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Hoffmann, R. A wiki for the life sciences where authorship matters. Nature Genetics (2008)
 
 
 
 
 

N-cadherin is stably associated with and is an acceptor for a cell surface N-acetylgalactosaminylphosphotransferase.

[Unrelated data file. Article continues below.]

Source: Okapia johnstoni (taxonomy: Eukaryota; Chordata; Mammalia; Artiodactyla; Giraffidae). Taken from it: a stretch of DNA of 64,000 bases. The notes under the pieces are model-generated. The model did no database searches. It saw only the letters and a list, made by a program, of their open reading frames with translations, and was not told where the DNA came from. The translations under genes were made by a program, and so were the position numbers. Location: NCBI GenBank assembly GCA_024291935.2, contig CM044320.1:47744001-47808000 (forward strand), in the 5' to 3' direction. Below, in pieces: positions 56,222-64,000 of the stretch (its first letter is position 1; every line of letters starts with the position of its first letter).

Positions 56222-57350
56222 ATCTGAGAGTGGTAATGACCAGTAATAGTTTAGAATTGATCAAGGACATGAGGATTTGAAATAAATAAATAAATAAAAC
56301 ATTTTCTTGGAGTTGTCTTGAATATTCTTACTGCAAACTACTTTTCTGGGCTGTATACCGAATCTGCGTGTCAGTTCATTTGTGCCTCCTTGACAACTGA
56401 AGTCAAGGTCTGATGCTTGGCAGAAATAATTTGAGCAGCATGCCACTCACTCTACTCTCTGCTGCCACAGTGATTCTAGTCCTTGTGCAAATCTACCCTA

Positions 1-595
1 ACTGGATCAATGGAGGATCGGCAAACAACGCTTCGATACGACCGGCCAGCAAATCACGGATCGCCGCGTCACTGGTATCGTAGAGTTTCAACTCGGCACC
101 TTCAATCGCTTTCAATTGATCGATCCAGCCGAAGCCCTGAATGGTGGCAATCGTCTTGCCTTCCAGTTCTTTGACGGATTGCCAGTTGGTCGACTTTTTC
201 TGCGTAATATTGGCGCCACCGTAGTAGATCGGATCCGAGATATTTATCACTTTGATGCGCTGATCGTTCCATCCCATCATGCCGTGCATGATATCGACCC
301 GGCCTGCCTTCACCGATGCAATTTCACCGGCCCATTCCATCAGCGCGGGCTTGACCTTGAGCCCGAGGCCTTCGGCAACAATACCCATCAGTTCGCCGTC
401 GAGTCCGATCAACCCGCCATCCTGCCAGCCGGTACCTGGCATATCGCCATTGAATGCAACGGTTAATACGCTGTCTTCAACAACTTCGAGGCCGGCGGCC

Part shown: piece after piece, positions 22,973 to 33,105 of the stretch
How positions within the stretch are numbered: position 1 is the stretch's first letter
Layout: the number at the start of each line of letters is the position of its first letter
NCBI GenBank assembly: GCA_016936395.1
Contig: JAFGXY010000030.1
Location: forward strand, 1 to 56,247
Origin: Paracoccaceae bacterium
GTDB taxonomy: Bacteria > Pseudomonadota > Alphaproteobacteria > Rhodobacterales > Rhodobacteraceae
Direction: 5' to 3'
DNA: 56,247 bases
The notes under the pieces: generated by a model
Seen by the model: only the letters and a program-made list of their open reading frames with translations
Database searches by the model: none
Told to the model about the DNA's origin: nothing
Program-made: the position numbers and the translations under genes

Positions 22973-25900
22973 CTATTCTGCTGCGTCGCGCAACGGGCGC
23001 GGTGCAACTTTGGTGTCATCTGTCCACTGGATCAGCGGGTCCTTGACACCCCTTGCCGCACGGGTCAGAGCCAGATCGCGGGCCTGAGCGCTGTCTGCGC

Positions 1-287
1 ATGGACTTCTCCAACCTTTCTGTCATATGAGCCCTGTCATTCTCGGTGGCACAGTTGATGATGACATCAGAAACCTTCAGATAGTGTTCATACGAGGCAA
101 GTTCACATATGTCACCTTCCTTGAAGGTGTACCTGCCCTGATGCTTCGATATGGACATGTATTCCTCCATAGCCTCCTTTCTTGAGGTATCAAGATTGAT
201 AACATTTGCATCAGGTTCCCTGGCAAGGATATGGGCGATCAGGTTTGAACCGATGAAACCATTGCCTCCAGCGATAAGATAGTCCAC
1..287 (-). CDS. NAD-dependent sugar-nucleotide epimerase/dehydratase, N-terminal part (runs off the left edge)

Calcium-dependent cell-cell adhesion among embryonic chick neural retina cells is mediated by N-cadherin, a 130,000-Da integral membrane protein. We have reported that the ability of chick neural retina cells to form calcium-dependent cell-cell adhesion is also correlated with the presence of an N-acetylgalactosaminyltransferase at the cell surface (Balsamo, J., and Lilien, J. (1982) J. Biol. Chem. 257, 349-354). This enzyme transfers N-acetylgalactosaminephosphate to endogenous acceptors (Balsamo, J., Pratt, R. S., and Lilien, J. (1986) Biochemistry 25, 5402-5407) and is tightly associated with these acceptors forming a complex which can be isolated from neutral detergent extracts of plasma membranes. We now report that N-cadherin is present in the complex and is an acceptor for the N-acetylgalactosaminylphosphotransferase. Antibodies prepared against N-cadherin precipitate the transferase containing complexes from neutral detergent extracts; however, when the complexes are dissociated by treatment with sodium dodecyl sulfate prior to immunoprecipitation, only N-cadherin is precipitated. Similarly, anti-transferase antibodies immunoprecipitate N-cadherin containing complexes prior to disruption of the complex with sodium dodecyl sulfate. Catalysis of the transferase reaction in the complex results in the transfer of N-acetylgalactosamine phosphate to oligosaccharide chains on N-cadherin. Glycosylation of N-cadherin by the transferase also occurs in situ; labeling of retina cells with [32P] orthophosphate results in N-cadherin molecules containing terminal N-acetylgalactosamine linked to an oligosaccharide chain via a phosphodiester bond.[1]

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